In my previous post I talked about how the MVP method is very frequently referenced but rarely used. Organizations usually use the word Minimum Viable Product when they develop what I refer to as the Maximum Possible Product, where the features for the product are defined up front and then as many of those features as possible are delivered before a deadline or within a budget. They do this because the MVP method that Eric Ries describes is not as easy as it sounds.
Probably the most difficult obstacle to the MVP method is the structure, values and history of the organization itself. Certain very common characteristics can make it next to impossible to execute a project that emphasizes testing, learning and changing direction based on feedback. Let’s talk about three of these characteristics.
The most common organizational barrier I see is focusing on avoiding project failure, sometimes referred to as “front loading.” For example Continue reading
The big buzzword these days seems to be MVP, meaning Minimum Viable Product. It’s a reference to the approach to product development described by Eric Ries in his book The Lean Startup. However, while I’ve been hearing and seeing the term MVP a lot, I’ve almost never seen anyone executing the process that Eric Ries describes.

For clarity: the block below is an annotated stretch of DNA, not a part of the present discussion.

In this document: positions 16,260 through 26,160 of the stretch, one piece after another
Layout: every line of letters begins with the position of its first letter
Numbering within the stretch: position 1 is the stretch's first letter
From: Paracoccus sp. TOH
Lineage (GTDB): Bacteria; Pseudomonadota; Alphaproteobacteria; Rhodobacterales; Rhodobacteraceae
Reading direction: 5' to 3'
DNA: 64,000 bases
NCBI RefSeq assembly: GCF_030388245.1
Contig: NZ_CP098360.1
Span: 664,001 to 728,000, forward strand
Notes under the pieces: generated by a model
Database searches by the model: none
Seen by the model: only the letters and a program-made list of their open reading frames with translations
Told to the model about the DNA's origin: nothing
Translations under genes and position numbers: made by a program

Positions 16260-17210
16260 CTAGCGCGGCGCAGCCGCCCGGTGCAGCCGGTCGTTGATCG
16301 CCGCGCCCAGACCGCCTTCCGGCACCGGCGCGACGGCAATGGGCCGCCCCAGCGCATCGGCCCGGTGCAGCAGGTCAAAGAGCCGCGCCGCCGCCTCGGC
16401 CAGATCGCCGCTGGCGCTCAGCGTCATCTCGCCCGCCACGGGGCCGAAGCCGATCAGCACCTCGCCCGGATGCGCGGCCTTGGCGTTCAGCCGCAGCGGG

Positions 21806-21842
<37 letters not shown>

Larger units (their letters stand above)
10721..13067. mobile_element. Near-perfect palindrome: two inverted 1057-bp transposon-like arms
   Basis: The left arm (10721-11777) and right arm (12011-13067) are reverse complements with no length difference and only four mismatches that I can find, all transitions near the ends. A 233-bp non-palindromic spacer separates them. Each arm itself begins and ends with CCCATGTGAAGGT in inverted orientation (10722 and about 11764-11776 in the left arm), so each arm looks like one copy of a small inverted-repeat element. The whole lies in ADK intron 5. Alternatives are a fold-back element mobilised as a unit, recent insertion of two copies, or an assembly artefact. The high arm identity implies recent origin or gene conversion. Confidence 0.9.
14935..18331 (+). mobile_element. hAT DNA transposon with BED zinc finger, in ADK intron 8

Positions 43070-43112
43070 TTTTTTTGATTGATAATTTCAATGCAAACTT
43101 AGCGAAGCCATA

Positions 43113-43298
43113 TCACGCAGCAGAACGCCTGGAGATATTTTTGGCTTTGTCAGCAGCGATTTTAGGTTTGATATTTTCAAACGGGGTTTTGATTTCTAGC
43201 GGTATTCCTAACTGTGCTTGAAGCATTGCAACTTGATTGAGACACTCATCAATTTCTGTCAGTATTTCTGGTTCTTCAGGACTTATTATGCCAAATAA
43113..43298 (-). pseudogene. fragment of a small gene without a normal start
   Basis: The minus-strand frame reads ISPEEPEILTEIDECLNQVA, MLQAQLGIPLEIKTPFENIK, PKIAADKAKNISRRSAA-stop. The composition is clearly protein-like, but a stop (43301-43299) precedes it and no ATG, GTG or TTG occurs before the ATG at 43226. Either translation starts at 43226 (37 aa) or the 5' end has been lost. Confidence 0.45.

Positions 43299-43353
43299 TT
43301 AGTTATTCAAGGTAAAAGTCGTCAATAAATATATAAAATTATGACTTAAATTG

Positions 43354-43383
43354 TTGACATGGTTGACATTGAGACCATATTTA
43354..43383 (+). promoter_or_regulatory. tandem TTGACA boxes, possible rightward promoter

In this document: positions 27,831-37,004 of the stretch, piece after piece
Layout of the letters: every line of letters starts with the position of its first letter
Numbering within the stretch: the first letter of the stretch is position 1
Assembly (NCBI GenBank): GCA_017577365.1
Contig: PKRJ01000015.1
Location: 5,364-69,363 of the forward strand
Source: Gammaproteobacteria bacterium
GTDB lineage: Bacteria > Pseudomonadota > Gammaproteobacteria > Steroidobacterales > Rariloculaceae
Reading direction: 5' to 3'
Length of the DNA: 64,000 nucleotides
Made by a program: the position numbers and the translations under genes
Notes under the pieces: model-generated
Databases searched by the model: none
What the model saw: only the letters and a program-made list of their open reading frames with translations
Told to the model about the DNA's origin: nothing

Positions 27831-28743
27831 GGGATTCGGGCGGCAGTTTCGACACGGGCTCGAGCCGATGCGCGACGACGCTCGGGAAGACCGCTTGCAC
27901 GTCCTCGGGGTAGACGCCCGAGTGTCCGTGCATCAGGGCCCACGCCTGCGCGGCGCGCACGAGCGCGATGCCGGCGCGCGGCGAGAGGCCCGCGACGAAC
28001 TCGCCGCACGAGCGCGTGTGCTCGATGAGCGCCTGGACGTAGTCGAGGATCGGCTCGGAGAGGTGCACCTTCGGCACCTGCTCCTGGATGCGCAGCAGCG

More often than not, what is called MVP is what I call MPP, or Maximum Possible Product. The word Possible has a double meaning: Continue reading
One of the most common myths about Agile and Scrum is that it’s something that only affects the developers. People, in particular executives and directors, believe that undertaking an Agile transformation means project teams change the way they work together and the rest of the organization just reaps the benefits. While this may be true in the short term, it’s often leadership and management that have to make the biggest changes for Scrum to be successful.
I was inspired to write this post after a chat with a friend who works in an organization that has been using Scrum for a few years. He told me that it didn’t take long for the weaker leaders to struggle as the organization adopted Scrum. He also said that the changes to how teams worked and were led created natural leaders who stepped forward and took the reins, sometimes even people no one expected.
I’m going to explain this with a rather facile example. Continue reading